At the request of the College of Education and upon commissioning by Dr. Joseph H. Hadley, Rod had initiated the Conceptual Physics course in the summer of 1980 as an intensive pair of 3-week courses in the summer. 1982 marked the third year of offering the course.
The above is the bulletin sent out to the departments in the College of Education about the offerings of the Department of Physics and Astronomy which were appropriate for those students going into science teaching. In just its third year, the Conceptual Physics course had become our major offering to education majors because of the requirement of a physics course for science certification. Rod taught the Conceptual Physics course every summer except one for thirty years, and in later years the course outline in HyperPhysics gave active resources for the course.
The one item that turned out to be untrue in the distributed bulletin above is the phrase "science teachers (but not physics teachers) ..." . From the first year, Rod was having discussions with former students in the Conceptual Physics class who had been asked to teach the physics course in the high school where they were teaching. The shortage of high school physics teachers in Georgia was severe, and in a number of cases, the teacher who had been through the intensive summer Conceptual Physics course was the best-prepared person they had to teach the physics course.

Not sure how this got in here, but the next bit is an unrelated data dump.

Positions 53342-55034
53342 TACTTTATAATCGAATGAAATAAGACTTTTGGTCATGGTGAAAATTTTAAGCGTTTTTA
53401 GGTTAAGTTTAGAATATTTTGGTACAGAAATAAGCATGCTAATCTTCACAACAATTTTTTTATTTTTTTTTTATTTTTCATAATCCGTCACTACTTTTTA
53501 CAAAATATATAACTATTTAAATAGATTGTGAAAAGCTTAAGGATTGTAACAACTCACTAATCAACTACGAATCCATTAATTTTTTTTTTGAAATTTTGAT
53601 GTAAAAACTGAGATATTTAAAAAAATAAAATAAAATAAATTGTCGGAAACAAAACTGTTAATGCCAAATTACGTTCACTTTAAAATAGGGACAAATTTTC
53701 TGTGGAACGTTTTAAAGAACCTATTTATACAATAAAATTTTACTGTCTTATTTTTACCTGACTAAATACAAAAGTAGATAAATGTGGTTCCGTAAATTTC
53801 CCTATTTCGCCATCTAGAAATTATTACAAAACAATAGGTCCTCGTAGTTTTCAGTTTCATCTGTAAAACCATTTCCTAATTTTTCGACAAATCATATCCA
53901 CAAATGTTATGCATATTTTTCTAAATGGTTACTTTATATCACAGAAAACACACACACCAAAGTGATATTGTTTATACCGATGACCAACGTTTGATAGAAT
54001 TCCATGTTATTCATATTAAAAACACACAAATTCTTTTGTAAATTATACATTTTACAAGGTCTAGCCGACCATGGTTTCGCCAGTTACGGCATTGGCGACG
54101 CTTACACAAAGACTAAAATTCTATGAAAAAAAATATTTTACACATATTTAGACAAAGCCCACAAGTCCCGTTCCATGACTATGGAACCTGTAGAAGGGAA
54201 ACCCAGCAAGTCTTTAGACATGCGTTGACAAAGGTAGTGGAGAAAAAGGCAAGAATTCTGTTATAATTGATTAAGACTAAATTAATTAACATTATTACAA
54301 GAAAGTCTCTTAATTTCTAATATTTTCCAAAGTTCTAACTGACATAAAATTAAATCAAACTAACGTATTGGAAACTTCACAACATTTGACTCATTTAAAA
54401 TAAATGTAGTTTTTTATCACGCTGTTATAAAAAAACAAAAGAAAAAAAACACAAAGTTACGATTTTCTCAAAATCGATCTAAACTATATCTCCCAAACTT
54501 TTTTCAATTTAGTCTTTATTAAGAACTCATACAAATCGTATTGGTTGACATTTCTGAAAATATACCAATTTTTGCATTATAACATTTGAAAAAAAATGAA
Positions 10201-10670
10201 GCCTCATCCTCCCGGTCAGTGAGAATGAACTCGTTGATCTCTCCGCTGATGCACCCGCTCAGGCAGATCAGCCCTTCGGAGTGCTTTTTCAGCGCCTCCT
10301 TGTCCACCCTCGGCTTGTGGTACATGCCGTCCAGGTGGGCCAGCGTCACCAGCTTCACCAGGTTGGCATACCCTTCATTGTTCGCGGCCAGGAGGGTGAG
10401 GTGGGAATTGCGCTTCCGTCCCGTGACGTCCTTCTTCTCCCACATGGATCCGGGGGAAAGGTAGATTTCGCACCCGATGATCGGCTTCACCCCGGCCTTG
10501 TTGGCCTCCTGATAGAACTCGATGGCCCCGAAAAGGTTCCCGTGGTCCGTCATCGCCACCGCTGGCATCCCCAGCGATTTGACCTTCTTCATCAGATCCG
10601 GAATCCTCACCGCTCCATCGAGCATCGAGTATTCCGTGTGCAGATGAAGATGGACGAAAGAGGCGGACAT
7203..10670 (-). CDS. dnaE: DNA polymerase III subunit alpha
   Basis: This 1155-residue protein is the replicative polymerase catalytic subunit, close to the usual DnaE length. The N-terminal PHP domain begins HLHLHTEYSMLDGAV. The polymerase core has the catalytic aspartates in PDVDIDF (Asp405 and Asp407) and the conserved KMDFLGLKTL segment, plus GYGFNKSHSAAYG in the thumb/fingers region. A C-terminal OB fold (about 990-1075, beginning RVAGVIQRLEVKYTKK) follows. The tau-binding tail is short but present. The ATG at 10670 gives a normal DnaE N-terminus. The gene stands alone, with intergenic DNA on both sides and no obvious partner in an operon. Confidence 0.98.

Interactions with these teachers who had been pressed into service, and even with those who were teaching physical science in middle school, made it evident that this six-weeks conceptual course was not sufficient to prepare them for their teaching. From this experience rose the conviction that science teachers in both middle school and high school could benefit from a more extensive physics resource that was available to them on a continuous basis. 1982 was the dawn of personal computers, and was ten years before the establishment of the internet, but the efforts to provide resources for teachers formed the primary driving force that led to HyperPhysics on the web in 1998.